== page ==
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big city orchestra
NEWS   "Duchamp was not trying to achieve a random coincidence when he sat with his two sisters and drew musical notes from a hat. Duchamp stated in later interviews that ‘your chance is not the same as my chance’ believing that chance is an expression of the subconscience. Since we usually do not see a coincidence until after the fact, I do not plan for them. I do not work in this manner when composing, but often do when writting or collaging over existing books. Instead for musical pieces, I enjoy playing with friction, cause and effect, wear and tear."
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Interview by Qa’taari, June 1996



THE BIG SEIT OHR_KÄSTRA has always been, and will probably always be, the most unique, obscure and mind-challenging orchestra for my 1000 selves. I came across the group around 1989 when there were only tapes of them existing, and these tape releases were difficult to get, at least in good ol’ f***in GerMoney. The only possibility to buy them, if you weren’t deeply involved in the international cassette-network, was via the Artware mail order at that time. So I did. I was wondering when I first listened to the orchestra’s sound. They sounded mostly abstract and surreal, but always with a special flowing note. Noize’s were built as if someone was trying to create a big acoustical building or so.. loop after loop, sounds towering higher and higher... strange kind of voices.. humouros even. You felt as it was a totally other dimension, a very special dimension of their own. A dimension of noizes and strangeness(es). This kind of music was someting new to me, and so I tried to collect more and more tapes. A deep love began...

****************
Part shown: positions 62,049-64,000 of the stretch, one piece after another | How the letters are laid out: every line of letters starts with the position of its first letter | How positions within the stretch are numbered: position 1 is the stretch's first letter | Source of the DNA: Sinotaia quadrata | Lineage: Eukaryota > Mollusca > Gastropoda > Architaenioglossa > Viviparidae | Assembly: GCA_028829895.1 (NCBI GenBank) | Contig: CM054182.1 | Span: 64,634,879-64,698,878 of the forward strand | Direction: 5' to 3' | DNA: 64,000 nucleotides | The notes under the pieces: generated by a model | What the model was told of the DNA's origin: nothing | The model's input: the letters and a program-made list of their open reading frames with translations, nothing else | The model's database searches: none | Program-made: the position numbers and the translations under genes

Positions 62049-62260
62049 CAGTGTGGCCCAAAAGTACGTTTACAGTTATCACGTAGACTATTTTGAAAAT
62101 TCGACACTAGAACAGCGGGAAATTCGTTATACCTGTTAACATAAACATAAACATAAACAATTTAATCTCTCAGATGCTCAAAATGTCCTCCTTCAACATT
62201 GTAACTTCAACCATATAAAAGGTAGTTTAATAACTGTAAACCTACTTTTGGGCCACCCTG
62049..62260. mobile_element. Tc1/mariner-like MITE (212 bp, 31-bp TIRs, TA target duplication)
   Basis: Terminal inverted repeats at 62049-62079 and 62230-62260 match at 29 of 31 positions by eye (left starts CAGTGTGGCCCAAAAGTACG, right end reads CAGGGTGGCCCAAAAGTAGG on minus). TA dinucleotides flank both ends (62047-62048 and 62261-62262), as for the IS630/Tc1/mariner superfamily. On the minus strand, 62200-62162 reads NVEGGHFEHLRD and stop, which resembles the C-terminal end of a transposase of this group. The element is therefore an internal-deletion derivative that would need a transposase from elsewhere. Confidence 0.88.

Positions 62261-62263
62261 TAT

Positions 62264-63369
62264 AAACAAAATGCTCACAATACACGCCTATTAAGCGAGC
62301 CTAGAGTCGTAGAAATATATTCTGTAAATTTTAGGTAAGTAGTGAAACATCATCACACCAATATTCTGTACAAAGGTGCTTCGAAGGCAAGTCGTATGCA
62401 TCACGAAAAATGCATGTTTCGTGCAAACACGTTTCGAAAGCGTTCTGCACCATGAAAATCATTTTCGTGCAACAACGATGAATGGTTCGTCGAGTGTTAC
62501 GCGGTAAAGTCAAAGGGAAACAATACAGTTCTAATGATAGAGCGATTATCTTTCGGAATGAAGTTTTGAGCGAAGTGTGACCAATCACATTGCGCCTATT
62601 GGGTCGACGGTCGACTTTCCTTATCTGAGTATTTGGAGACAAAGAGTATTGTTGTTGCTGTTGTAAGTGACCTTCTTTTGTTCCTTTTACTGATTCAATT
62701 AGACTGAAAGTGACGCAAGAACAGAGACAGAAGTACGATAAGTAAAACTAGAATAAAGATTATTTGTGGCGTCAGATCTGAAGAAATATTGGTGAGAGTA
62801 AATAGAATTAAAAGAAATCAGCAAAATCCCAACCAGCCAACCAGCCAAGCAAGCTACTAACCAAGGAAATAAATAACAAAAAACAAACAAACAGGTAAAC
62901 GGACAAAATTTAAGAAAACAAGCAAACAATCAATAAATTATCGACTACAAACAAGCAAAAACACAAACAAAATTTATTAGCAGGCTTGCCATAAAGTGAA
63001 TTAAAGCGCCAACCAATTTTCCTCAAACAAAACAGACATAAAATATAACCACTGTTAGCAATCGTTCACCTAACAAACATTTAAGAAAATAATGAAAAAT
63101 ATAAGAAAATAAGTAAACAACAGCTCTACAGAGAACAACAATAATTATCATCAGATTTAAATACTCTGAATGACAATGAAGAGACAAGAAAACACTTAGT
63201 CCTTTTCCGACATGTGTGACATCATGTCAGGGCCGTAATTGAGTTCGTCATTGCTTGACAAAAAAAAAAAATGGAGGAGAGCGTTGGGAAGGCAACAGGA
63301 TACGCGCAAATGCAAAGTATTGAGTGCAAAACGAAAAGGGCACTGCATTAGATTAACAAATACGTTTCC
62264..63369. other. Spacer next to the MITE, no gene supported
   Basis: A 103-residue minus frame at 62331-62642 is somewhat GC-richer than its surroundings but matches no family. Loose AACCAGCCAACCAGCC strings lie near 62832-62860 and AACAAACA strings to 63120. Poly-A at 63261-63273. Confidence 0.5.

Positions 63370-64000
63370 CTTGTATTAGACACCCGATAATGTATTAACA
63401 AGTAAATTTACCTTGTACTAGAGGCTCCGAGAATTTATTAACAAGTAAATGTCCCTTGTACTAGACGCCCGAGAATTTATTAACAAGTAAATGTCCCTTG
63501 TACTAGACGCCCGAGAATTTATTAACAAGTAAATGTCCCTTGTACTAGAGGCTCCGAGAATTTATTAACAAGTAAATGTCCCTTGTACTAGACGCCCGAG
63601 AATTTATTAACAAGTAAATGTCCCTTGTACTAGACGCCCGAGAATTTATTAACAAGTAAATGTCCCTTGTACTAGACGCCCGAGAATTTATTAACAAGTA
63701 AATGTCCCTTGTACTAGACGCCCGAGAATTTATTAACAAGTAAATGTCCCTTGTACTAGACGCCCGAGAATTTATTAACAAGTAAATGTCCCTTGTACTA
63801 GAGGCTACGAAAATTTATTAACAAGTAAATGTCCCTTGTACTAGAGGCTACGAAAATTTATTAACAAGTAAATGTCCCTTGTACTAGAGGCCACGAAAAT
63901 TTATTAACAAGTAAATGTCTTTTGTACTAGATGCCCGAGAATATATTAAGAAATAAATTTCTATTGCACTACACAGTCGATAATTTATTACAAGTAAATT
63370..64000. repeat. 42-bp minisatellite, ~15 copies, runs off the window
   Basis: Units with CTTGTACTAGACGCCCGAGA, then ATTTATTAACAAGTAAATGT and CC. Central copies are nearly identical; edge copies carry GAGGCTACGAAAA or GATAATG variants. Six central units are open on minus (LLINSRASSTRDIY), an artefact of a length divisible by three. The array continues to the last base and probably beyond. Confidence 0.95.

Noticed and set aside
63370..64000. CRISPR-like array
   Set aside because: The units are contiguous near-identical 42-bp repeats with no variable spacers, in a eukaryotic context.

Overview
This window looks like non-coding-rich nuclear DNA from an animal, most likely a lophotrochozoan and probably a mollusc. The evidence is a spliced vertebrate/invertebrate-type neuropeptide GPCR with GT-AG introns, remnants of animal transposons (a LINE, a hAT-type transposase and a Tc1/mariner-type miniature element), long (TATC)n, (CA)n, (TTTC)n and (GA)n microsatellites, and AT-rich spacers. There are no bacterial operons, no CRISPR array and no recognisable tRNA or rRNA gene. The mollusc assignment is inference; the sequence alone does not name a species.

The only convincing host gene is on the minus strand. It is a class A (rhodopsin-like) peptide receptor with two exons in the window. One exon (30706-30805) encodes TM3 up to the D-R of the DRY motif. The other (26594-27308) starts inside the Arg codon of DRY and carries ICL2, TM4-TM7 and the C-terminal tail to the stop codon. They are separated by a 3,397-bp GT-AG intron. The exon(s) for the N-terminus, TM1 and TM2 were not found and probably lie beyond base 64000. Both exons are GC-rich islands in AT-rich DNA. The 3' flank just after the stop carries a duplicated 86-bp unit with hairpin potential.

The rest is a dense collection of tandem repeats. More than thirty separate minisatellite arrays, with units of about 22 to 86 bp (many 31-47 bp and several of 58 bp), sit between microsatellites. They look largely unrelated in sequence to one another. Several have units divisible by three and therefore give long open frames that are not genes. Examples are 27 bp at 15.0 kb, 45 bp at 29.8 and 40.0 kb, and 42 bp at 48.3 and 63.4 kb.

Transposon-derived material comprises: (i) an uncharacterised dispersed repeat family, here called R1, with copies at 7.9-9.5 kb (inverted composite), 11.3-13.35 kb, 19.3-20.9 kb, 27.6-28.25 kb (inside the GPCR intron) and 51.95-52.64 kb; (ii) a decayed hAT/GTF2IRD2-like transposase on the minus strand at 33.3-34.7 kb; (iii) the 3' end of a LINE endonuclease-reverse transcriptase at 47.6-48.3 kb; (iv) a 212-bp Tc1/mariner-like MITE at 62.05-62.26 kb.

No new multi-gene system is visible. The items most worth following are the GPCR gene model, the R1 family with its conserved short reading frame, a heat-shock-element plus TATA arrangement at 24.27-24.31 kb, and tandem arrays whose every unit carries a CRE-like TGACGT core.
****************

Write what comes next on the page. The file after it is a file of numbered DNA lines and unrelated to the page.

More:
Soon someone told me that BCO had already released a few dozen of tapes, maybe even more than hundred, and it would simply be impossible to get them all. I was truly impressed, because all the tapes I got were excellent. I wondered why they still hadn’t released any vinyl or CD’s at that time. There was so many sh*** being pressed on CD/vinyl, so why didn’t anyone pick them for a release??? So, I collected and enjoyed every new tape I could gather from BCO in the following... until...
Yeah, until I got the chance to be the first one to press a 7" vinyl single of them in 1994! BCO had changed their actual style at that time (and they still do), less surrealistic flowing soundscapes, more crazy and humouros, radio-play-like... this was even stranger, but still so mind-challenging and extraordinary I couldn’t even think of rejecting the material they sent. Still I don’t understand a group can be so creative and strange... Now thay they have some CD’s out they seem to become a little bit more well-known and get the well-deserved attention. It get’s harder and harder to find the older tapes from the 80’s. I can only advise the conscient (we know how you are) TDR-reader: if you can get a BCO-tape anywhere, you shouldn’t hesitate!
I’m almost sure BCO will stay one of the most creative groups of the so-called ‘non-academical’ experimental scene (therefor, they are illuminated!) in the next few years. I believe, to confront yourselves with the BCO-sound/concept/whatever will only have a positive effect on your brain....

Baraka[H], April 1996
Why this name?
we were the host orchestra for a group of art houses called big city